Who Can File a Wrongful Death Lawsuit in Washington?

When a person is injured as a result of another person’s negligence or wrongdoing, they may be entitled to compensation for the damages they suffer. If their injuries are fatal, they still have a legal right to damages, which may be claimed on their behalf by another person. This post will cover who the law allows to file a wrongful death claim in Washington State.

Who Can File a Wrongful Death Lawsuit?

In Washington State a wrongful death action must be sustained by the deceased’s personal representative against the person who caused their death. The personal representatives maintain the action on behalf of the beneficiaries of the deceased.

Who is a Personal Representative?

A personal representative is a person appointed to settle a deceased person’s estate. A personal representative may be appointed in a will, or if the deceased died without a will, a personal representative may be appointed by a court. It is the duty of a personal representative to settle the estate of the deceased, and that includes the division of the deceased’s assets. The personal representative also has a duty to collect all debts owed to the deceased and pay all debts owed by the deceased. The personal representative is also authorized to sue on behalf of the deceased to recover any property, debts, or compensation due to the deceased. This means that if a person was entitled to a personal injury claim if they had survived, the personal representative has the authority to pursue a wrongful death claim on behalf of the deceased.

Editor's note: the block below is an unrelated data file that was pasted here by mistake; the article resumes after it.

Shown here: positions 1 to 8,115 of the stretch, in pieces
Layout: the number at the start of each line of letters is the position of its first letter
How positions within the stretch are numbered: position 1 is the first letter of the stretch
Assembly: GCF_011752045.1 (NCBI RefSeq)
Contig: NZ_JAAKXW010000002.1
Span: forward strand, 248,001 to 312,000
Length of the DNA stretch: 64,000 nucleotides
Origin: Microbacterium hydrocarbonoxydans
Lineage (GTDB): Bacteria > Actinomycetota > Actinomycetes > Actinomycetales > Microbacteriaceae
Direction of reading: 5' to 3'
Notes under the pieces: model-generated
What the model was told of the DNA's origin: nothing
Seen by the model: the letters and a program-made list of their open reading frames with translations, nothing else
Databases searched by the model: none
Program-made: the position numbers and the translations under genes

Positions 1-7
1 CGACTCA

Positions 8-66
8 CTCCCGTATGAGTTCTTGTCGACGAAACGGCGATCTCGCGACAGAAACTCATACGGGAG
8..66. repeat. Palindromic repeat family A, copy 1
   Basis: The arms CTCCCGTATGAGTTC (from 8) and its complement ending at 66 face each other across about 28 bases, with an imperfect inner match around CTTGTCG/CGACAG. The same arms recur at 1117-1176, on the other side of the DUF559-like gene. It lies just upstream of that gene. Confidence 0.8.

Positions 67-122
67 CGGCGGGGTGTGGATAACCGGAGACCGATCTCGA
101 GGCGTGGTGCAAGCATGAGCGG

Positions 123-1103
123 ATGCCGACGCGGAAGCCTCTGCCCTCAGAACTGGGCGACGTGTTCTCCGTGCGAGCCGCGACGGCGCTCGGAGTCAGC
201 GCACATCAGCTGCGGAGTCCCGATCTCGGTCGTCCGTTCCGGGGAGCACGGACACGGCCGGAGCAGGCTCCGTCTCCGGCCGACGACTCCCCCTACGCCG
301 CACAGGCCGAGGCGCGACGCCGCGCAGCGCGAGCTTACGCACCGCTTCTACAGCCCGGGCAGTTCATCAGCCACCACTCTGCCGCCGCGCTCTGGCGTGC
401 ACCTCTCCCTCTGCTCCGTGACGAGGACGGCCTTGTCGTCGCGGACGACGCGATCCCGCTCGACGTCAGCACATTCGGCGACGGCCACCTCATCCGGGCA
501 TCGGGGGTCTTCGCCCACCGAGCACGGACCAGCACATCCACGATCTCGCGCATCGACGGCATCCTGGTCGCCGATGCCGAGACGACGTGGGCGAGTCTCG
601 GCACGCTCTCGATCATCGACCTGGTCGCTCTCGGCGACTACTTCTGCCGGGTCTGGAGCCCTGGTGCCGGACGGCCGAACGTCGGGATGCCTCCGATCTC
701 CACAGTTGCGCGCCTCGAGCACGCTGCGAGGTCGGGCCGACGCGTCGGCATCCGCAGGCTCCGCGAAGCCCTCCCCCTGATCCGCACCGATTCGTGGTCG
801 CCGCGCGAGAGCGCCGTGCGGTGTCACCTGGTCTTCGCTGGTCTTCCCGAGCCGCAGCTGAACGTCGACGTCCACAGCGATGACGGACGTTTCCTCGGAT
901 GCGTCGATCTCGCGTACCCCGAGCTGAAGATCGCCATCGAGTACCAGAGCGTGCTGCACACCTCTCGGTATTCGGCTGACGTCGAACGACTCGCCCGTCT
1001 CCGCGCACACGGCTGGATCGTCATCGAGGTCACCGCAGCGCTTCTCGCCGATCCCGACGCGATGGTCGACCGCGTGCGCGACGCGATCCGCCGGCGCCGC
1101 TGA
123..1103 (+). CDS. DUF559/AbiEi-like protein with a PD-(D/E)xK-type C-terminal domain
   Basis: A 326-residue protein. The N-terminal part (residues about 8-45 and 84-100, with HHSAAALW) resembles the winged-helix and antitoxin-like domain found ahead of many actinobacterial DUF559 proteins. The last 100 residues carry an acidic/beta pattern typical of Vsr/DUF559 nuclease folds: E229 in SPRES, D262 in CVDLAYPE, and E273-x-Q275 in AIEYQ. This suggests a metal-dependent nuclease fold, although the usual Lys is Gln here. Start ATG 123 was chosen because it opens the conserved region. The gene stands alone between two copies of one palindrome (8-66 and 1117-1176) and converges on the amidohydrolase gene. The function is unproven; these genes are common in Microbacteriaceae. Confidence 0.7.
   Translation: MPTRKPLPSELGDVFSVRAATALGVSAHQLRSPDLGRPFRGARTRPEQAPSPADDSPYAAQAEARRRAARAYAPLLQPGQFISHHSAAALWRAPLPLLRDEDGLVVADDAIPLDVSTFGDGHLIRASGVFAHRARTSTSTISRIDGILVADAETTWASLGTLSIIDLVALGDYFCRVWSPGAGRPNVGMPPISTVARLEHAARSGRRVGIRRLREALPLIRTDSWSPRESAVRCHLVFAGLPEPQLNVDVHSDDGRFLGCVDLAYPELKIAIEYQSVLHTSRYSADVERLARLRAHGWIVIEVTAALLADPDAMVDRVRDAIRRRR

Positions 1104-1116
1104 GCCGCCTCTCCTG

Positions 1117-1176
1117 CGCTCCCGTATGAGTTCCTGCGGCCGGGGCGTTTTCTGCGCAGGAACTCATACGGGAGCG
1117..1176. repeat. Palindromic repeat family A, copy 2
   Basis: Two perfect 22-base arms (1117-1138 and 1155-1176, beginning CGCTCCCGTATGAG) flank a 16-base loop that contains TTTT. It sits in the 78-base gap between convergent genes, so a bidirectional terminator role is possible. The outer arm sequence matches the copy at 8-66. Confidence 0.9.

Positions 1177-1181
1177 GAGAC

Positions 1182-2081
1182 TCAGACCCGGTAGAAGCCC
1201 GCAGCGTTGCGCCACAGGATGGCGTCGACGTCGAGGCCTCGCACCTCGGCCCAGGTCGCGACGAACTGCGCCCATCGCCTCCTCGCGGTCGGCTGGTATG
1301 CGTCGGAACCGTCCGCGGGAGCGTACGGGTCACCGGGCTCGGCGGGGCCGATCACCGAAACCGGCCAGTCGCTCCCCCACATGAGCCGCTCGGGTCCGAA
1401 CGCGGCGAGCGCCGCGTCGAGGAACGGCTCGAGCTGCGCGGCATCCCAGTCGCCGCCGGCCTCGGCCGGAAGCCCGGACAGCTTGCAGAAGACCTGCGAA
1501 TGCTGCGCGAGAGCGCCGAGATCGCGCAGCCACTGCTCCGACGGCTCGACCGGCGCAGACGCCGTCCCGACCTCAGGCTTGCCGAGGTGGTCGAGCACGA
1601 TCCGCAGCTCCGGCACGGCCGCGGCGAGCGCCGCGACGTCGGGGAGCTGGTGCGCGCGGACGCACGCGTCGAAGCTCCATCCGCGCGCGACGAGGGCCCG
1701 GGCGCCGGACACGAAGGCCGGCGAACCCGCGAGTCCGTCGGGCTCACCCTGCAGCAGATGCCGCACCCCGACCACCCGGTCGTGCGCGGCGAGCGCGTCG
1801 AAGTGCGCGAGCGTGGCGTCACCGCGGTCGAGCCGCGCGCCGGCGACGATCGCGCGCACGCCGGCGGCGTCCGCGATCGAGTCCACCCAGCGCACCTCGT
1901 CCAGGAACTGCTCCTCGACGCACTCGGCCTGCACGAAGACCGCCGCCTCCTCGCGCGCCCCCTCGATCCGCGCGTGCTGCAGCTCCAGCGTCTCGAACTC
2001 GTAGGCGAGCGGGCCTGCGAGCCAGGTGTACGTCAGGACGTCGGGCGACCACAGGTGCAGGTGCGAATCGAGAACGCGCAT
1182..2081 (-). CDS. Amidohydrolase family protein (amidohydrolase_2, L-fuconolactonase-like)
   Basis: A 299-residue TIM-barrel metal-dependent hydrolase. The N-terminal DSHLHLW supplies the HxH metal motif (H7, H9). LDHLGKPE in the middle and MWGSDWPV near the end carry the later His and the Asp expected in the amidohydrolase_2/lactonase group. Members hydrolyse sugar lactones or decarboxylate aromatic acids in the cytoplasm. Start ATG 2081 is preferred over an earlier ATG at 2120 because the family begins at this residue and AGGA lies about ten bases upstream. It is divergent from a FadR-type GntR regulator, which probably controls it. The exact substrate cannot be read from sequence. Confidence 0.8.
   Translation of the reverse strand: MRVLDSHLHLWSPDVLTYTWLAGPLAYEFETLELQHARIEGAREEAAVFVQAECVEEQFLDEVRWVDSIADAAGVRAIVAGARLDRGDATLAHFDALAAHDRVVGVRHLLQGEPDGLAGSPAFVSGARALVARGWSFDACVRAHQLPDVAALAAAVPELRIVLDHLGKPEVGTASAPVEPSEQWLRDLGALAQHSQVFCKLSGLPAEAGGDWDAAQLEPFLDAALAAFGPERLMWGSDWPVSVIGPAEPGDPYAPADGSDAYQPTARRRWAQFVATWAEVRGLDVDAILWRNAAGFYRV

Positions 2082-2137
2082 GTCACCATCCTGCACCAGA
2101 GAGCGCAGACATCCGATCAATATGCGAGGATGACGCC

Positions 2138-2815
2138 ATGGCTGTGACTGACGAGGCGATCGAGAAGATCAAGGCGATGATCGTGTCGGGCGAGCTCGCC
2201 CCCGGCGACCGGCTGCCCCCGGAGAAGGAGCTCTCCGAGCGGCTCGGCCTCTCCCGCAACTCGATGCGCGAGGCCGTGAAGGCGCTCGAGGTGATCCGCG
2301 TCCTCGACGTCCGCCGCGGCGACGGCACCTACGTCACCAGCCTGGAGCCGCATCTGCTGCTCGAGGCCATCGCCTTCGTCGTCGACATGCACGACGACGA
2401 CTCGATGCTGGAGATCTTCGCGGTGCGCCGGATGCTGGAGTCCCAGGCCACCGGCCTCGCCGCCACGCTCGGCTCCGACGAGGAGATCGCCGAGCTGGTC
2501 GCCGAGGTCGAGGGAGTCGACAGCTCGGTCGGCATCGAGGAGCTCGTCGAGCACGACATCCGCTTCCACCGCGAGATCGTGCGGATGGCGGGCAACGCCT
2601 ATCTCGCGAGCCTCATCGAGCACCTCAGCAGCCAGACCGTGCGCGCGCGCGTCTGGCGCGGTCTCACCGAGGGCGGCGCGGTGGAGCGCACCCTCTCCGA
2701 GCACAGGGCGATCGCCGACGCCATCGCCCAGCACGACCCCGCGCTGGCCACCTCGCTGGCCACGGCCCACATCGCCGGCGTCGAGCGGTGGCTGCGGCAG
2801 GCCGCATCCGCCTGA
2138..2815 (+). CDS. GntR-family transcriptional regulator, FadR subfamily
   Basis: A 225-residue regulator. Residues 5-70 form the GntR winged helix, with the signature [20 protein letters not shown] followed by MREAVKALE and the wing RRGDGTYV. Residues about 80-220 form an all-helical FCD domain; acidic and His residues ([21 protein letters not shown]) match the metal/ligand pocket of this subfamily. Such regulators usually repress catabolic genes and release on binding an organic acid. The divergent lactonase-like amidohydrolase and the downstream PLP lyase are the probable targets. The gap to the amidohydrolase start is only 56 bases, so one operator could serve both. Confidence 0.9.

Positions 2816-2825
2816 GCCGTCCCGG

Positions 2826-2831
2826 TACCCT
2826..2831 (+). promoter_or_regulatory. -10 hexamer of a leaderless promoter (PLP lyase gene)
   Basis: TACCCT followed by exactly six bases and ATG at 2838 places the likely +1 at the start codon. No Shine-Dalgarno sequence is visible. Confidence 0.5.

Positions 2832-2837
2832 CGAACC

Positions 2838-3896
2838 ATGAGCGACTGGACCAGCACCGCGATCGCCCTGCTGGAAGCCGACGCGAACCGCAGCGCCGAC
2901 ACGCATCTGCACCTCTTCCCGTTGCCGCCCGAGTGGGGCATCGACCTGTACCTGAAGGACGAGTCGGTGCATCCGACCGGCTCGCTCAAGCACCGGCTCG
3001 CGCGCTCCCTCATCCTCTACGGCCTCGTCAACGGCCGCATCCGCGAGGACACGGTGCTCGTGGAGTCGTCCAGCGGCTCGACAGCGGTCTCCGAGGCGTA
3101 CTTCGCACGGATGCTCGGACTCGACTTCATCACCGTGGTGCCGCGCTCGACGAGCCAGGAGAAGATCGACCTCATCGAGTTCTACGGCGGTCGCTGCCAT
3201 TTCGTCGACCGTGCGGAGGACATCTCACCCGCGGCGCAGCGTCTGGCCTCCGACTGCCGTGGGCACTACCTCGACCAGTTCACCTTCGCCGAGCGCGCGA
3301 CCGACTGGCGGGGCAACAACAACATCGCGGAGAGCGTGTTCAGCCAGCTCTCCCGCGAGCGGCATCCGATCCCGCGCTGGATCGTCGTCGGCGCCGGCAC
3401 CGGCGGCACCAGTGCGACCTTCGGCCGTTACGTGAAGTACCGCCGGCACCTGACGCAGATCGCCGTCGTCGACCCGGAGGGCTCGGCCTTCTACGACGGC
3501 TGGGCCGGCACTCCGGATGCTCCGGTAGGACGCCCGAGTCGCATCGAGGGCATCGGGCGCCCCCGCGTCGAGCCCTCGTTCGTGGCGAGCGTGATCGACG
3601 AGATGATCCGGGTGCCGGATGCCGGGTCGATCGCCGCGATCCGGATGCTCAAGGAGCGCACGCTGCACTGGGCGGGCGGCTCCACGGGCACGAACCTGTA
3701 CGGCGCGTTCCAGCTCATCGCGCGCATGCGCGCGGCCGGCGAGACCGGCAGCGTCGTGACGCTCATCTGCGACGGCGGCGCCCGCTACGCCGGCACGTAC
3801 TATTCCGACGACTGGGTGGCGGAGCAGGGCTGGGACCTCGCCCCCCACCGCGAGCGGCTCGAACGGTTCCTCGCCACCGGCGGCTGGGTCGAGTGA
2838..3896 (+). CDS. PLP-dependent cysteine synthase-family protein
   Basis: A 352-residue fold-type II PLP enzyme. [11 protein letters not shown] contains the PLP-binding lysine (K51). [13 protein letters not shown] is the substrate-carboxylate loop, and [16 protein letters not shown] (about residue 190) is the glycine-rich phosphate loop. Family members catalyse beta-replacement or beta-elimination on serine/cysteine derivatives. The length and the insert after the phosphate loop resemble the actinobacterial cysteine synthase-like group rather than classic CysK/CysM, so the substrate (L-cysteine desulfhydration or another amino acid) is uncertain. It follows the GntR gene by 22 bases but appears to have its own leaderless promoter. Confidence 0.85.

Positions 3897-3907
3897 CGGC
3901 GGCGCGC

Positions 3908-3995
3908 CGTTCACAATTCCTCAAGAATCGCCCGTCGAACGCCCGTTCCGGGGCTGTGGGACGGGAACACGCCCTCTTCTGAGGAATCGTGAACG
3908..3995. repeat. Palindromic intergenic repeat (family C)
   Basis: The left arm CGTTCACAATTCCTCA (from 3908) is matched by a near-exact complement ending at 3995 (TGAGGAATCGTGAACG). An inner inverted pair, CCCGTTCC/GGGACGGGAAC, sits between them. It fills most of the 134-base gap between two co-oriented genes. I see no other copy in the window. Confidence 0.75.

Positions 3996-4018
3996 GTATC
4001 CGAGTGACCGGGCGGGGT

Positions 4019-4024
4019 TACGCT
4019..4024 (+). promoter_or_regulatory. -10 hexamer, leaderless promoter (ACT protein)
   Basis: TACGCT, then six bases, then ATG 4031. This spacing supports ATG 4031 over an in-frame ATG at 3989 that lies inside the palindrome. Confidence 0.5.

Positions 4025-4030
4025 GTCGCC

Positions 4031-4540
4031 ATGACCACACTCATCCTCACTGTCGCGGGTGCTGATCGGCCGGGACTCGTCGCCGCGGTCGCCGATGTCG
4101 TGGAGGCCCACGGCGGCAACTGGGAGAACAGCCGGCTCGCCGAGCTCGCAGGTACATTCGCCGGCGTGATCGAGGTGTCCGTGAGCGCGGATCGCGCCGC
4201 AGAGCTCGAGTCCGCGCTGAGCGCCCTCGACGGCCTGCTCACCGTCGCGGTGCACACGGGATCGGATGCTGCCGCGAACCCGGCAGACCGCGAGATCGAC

Duties of a Personal Representative

The role of a personal representative is a very important role to carry out the wishes of the deceased and protect the deceased’s interests on behalf of the beneficiaries.

  • The personal representative has an obligation to act with the utmost good faith and diligence in carrying out their duty.
  • They must act in the best interest of the beneficiaries of the deceased.
  • A personal representative must use the skill, judgment and diligence of an ordinarily cautious and prudent person in the management of their own affairs.
  • They must refrain from self-dealing with the deceased’s property, and uphold their duty of loyalty to the beneficiaries.

The duties of the personal representative require a person of good moral character who has the time to devote to exercising their duties to the deceased’s estate.

Who Benefits from a Wrongful Death Claim?

In Washington State, any wrongful death claim is for the benefit of the following persons related to the deceased:

  • The spouse of the deceased
  • The state-registered domestic partner of the deceased
  • The child(ren), including stepchildren, of the deceased

If the deceased had no spouse, state-registered domestic partner, or child(ren), the parents or siblings of the deceased will be the beneficiaries of the wrongful death claim. Any damages recovered are fairly divided between the beneficiaries of the deceased. They are also known as the real parties of interest because although the lawsuit is between the personal representative and the defendant, anything recovered is for the benefit of the deceased’s beneficiaries.

Talk to a Washington Attorney about a Wrongful Death Claim

The unexpected loss of a loved one can be overwhelming. In addition to grief, dealing with the legal and financial consequences of your loss can be very stressful. NW Injury Law Center can help you through this difficult time. Our dedicated wrongful death attorneys will passionately fight to get you justice.

We offer free consultations, and take cases on a contingency fee basis. To get more information about filing a wrongful death lawsuit, contact the experienced wrongful death team at NW Injury Law Center. Call us today at 360-695-1624 to schedule your free consultation.

Related Posts

Leave a Comment